Jesse F. Bechtel has resided at Gabelsville, in Colebrookdale township, since 1880, in which year he built his present home. At about the age of seven years he came to Colebrookdale township to live with his uncle Jesse B. Pennepacker, with whom he made his home for ten or twelve years, working on the farm in summer and attending the public schools in winter. During the fall of 1870 he attended the Kallynean Academy at Boyertown, Prof. I. B. Hankey, principal. The same year he was licensed to teach, receiving his first certificate from the late D B. Brunner, the Superintendent of Public Schools of Berks county. He taught his first term 1870-71 in Pike township near Hill Church. During the summer of 1871 he again attended the Academy. He has taught in all thirty-six terms, all with the exception of the first term, in Colebrookdale township, having been engaged at the Cleaver's, Gabelsville and Weisstown schools, and in several families he has taught three generations. He has taught under the following county superintendents: Brunner, Baer, Keck, Zechman and Rapp. Since 1887 he has held a Permanent Certificate, and since 1893 he has been a member of the Berks county Teachers' Reading Union. For three years, 1872-75, he was a clerk in a general store--one year at Pikeville and two years at Gabelsville.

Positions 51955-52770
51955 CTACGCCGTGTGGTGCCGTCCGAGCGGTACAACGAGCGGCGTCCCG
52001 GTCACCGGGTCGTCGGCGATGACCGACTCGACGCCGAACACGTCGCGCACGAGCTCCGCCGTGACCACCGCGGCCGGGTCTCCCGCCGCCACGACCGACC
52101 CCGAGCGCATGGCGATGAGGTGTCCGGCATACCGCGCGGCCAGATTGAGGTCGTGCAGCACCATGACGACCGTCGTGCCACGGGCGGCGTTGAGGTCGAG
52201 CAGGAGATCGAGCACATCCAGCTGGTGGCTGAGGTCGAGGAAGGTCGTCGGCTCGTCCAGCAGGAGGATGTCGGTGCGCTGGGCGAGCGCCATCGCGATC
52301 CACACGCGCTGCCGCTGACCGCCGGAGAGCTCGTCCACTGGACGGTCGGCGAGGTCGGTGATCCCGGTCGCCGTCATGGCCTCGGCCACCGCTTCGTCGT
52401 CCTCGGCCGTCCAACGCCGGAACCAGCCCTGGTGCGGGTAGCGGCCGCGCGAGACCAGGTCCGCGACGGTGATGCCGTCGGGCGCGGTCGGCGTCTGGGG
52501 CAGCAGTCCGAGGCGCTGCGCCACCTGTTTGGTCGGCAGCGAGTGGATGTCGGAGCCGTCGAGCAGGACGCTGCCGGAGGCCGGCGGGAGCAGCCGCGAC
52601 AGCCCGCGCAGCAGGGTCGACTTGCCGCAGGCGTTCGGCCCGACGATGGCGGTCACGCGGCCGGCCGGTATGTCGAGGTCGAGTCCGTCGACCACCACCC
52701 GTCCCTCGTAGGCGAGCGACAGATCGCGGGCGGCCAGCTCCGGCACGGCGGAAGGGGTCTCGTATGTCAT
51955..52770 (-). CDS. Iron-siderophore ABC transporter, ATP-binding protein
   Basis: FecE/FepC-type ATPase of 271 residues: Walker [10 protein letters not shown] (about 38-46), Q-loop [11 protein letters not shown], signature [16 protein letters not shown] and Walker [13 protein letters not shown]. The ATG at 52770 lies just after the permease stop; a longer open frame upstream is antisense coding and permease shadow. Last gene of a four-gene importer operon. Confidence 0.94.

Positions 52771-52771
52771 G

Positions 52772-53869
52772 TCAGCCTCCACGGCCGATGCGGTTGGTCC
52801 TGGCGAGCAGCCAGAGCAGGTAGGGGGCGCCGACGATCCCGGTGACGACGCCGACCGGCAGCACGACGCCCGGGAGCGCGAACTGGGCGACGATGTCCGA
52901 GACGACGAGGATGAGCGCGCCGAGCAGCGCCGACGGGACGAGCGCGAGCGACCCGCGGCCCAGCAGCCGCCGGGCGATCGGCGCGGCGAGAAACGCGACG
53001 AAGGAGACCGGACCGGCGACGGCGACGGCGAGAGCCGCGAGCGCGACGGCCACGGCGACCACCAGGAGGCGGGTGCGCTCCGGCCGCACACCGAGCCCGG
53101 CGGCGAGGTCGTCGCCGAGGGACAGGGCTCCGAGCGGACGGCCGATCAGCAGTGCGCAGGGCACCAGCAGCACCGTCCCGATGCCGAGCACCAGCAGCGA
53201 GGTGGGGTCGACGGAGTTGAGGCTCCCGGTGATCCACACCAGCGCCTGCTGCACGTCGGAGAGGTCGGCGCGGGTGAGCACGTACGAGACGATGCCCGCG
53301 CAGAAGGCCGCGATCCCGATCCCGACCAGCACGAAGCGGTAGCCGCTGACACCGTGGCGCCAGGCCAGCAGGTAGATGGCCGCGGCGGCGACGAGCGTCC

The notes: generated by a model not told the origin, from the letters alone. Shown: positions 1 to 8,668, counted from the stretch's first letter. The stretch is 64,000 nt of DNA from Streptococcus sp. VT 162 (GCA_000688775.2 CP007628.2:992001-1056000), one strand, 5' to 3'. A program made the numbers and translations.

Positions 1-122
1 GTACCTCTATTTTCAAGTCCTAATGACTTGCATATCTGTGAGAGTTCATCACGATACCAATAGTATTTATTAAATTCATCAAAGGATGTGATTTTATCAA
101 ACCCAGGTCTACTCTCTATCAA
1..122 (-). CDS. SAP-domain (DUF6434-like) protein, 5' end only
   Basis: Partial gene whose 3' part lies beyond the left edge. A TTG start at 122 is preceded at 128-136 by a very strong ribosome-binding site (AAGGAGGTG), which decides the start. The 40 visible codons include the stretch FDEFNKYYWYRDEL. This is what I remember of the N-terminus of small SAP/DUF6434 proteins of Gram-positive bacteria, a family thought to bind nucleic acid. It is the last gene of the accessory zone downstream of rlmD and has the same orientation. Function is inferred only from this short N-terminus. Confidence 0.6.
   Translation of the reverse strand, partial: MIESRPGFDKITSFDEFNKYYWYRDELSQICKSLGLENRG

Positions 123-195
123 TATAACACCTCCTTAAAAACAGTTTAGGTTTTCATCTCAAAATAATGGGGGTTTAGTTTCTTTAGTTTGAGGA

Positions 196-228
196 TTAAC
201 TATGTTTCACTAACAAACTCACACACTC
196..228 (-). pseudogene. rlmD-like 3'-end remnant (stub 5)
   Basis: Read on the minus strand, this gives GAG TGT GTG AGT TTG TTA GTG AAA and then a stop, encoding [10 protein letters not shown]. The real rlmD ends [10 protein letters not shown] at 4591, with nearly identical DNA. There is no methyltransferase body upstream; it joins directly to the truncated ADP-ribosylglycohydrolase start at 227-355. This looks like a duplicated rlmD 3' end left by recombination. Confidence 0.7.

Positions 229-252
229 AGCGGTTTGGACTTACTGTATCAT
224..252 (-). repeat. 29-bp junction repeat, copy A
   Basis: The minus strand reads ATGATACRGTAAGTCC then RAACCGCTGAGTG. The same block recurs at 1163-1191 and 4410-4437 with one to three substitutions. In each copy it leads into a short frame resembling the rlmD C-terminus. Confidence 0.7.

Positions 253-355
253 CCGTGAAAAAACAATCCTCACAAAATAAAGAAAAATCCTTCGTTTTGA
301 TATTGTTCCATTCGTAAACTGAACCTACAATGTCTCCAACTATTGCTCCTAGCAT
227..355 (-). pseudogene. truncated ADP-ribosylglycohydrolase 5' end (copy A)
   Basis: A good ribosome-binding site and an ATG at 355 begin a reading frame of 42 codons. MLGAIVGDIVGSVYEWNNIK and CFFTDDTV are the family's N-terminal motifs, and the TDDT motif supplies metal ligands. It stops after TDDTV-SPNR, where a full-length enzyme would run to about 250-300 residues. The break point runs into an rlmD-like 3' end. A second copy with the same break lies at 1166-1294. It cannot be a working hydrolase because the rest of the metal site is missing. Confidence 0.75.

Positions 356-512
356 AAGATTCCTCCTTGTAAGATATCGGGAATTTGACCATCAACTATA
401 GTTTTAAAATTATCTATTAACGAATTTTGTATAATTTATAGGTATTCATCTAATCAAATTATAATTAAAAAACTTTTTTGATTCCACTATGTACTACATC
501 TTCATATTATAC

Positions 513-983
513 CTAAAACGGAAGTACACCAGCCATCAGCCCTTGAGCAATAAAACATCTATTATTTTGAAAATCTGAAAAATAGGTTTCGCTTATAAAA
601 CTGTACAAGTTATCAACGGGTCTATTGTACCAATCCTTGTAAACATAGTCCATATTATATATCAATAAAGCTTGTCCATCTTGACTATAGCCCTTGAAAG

Mr. Bechtel is a member of St. John's Evangelical Lutheran Church, at Boyertown, where for more than ten years he has served as elder, and since 1897 as secretary of the Church council. He has represented his church as lay delegate to the meetings of the Ministerium of Pennsylvania and adjacent States at Lancaster in 1897, Easton. 1902, Philadelphia, 1903, and Allentown, 1908. For nineteen years he has been superintendent of the Sunday-school (Union) at Gabelsville. In politics he is a Republican, and he has been a delegate to a number of County conventions, twice a State delegate, and for twenty-four years committeeman for Colebrookdale township. From 1894 to 1899 he served as justice of the peace, and in 1880, 1890 and 1900 he was census enumerator. Mr. Bechtel has a fine collection of Indian relics, numbering some 1,600 specimens, and most of these were found in the immediate vicinity of his home in what is known as the Popodickon Valley (named for the Indian chief who once lived there). He also possesses a unique Washington button, made many years ago. It bears the motto "Long live the President"; along the outside are the initials of the thirteen colonies. In the inner circle are the initials G. W. He finds great pleasure in his well chosen library, and takes a great interest in local history.